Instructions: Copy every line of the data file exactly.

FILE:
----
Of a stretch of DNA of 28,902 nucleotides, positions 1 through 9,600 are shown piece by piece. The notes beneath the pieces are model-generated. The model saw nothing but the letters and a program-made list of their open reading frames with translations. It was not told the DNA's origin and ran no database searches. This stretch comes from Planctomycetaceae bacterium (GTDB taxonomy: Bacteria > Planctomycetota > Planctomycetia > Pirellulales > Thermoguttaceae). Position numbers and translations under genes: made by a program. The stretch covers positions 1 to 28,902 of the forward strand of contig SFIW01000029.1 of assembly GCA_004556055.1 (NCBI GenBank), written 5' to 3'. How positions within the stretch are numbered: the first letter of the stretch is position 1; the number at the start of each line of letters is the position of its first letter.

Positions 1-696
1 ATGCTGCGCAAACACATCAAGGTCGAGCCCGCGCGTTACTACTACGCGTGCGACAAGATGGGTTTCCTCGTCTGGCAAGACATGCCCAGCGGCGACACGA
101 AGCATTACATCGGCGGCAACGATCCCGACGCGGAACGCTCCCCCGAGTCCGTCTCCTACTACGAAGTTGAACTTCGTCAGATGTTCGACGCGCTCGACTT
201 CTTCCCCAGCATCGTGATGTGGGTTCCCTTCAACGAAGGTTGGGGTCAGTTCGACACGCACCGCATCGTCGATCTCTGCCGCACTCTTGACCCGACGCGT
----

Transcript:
Of a stretch of DNA of 28,902 nucleotides, positions 1 through 9,600 are shown piece by piece. The notes beneath the pieces are model-generated. The model saw nothing but the letters and a program-made list of their open reading frames with translations. It was not told the DNA's origin and ran no database searches. This stretch comes from Planctomycetaceae bacterium (GTDB taxonomy: Bacteria > Planctomycetota > Planctomycetia > Pirellulales > Thermoguttaceae). Position numbers and translations under genes: made by a program. The stretch covers positions 1 to 28,902 of the forward strand of contig SFIW01000029.1 of assembly GCA_004556055.1 (NCBI GenBank), written 5' to 3'. How positions within the stretch are numbered: the first letter of the stretch is position 1; the number at the start of each line of letters is the position of its first letter.

Positions 1-696
1 ATGCTGCGCAAACACATCAAGGTCGAGCCCGCGCGTTACTACTACGCGTGCGACAAGATGGGTTTCCTCGTCTGGCAAGACATGCCCAGCGGCGACACGA
101 AGCATTACATCGGCGGCAACGATCCCGACGCGGAACGCTCCCCCGAGTCCGTCTCCTACTACGAAGTTGAACTTCGTCAGATGTTCGACGCGCTCGACTT
201 CTTCCCCAGCATCGTGATGTGGGTTCCCTTCAACGAAGGTTGGGGTCAGTTCGACACGCACCGCATCGTCGATCTCTGCCGCACTCTTGACCCGACGCGT